Eli Lilly and Company announced topline data from their phase 3 SURMOUNT-OSA trial, which examined use of tirzepatide (Zepbound) in patients with obesity and obstructive sleep apnea (OSA). Composed by a pair of trials named SURMOUNT-OSA Study 1 and SURMOUNT-OSA Study 2, topline results show tirzepatide significantly reduces apnea-hypopnea index (AHI) in OSA patients, regardless of PAP therapy.

According to an April 17, 2024 announcement, results of the trial, which will be presented in full at the American Diabetes Association's 84th Scientific Sessions, indicate use of tirzepatide was associated with substantial AHI reductions, with reductions of 27.4 and30.4 events per hour among those unable or unwilling to use PAP therapy and those using PAP therapy, respectively.

Diabetes in the Headlines

Evidence of the growing public health burden imposed by diabetes and the blossoming therapeutic pipeline of antidiabetes agents, diabetes-related topics and data have become major points of discussion in scientific congresses beyond the world of endocrinology in recent years. That has continued in 2024. In this portion of our month in review, we acknowledge the top headlines related to diabetes management from the American College of Physicians (ACP) and American College of Cardiology (ACC) flagship meetings.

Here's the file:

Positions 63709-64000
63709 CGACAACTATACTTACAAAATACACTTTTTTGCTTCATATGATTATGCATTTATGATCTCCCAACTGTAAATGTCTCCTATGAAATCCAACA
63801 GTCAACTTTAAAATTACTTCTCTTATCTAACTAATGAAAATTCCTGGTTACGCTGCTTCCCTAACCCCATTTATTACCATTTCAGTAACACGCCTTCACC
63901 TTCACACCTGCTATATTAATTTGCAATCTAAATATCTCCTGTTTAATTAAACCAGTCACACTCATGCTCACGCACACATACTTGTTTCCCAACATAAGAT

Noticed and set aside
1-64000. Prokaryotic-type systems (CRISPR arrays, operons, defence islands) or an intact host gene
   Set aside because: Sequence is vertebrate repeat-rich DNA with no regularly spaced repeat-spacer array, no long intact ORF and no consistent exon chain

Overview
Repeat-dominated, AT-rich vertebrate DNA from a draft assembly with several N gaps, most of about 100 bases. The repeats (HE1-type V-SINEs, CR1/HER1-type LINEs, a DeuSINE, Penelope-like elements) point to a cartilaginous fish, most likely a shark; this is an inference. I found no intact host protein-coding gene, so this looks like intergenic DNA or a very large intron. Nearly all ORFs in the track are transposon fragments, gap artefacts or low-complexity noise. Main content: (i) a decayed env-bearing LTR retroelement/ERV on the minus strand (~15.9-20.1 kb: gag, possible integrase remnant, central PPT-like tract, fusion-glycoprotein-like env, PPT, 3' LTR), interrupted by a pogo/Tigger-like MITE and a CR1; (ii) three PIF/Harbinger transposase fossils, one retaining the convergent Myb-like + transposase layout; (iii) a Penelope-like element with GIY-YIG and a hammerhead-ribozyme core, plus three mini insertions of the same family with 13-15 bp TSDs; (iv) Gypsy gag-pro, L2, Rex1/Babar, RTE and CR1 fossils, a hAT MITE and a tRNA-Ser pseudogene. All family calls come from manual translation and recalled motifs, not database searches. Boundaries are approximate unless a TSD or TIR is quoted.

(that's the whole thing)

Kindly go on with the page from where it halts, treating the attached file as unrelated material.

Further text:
STEP HFpEF DM: Semaglutide 2.4 mg Improves Functional Status, Symptoms in Patients with Diabetes, HFpEF

Presented at ACC.24, STEP HFpEF DM randomized 616 participants in a 1:1 ratio to semaglutide 2.4 mg or placebo therapy for 52 weeks. Conducted across 108 sites in 16 countries across Asia, Europe, and North and South America, inclusion criteria for the study required patients to have a left ventricular ejection fraction of 45% or greater, a BMI of 30 kg/m2 or greater, and type 2 diabetes. The trial had dual primary endpoints, which were change from baseline in Kansas City Cardiomyopathy Questionnaire clinical summary score (KCCQ-CSS) and change in body weight.